Hope on the Horizon for Missouri Students?
What a year. Last March 21, Governor Parson issued a statewide order to close every public school in Missouri due to the spread of the coronavirus. As we all know, schools, teachers, and parents were blindsided. And it took many districts months to figure out their plan for educating their students. Virtual learning for every student, learning pods, hybrid school schedules, no solid attendance numbers or test scores – these were unimaginable a year ago. Now, they’re old news.
It has not gone smoothly. Parents and teachers will likely point fingers at each other for the educational fallout from this year for some time to come. But students got the real short end of the stick. What do we imagine happened to kids whose parents simply couldn’t be available to help them learn virtually? How do parents who work outside the house full time manage a hybrid schedule? What happens to a struggling student who can’t stay after school and whose parents can’t afford a tutor? With no test scores from last year, how do we have any idea whether district plans worked or didn’t this year?
There is some good news out there. Quite a few Missouri legislators are determined to help parents right the ship. The Senate Education Committee has passed a bill that would create a scholarship program, with contributions to the scholarship fund receiving a 100 percent tax credit. It would also expand charter schools to other large communities in the state and make accessing the state’s approved virtual programs easier. The Senate Education Committee also passed a bill in which the same scholarships would simply be funded by the state. We’ll see if the full Senate will get behind these family supports.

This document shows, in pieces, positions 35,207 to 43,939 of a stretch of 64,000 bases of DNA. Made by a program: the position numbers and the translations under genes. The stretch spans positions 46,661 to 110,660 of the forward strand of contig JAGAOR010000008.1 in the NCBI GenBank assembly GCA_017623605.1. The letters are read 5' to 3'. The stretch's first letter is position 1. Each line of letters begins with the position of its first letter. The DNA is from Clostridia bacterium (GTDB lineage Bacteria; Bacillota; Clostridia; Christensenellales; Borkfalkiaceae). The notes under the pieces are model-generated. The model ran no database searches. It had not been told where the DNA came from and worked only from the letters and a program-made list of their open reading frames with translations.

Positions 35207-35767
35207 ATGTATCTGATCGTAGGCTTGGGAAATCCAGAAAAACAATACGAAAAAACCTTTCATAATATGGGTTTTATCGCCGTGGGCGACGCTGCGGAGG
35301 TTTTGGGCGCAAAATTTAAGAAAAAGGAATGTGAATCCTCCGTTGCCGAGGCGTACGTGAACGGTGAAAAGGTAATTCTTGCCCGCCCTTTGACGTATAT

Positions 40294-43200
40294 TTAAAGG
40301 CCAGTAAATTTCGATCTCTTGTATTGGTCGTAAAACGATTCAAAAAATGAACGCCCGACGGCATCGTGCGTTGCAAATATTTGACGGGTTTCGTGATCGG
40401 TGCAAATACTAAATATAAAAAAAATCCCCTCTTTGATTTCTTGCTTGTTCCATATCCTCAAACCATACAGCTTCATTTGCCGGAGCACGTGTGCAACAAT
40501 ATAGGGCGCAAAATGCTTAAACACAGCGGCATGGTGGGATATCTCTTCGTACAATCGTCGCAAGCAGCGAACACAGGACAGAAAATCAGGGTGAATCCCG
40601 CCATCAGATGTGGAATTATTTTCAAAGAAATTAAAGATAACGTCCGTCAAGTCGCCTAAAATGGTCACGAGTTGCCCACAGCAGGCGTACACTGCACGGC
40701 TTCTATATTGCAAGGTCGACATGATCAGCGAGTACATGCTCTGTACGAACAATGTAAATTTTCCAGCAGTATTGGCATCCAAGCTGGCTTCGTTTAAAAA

The House Education Committee and the full House has also passed a tax credit scholarship bill and it now awaits Senate consideration. This was an historic vote and, the House stood up for parents and children.
As I have been saying for months, the public education system has suffered a crisis-level shockwave this past year. It will take bold ideas to support all students and all families, regardless of background, and to help them get the education services they need now. The “assigned-school-only” approach to public education fell apart for so many families this year. It’s time to make sure that every family has a bare minimum of two options by giving them access to scholarships, charter schools, and accredited virtual schooling.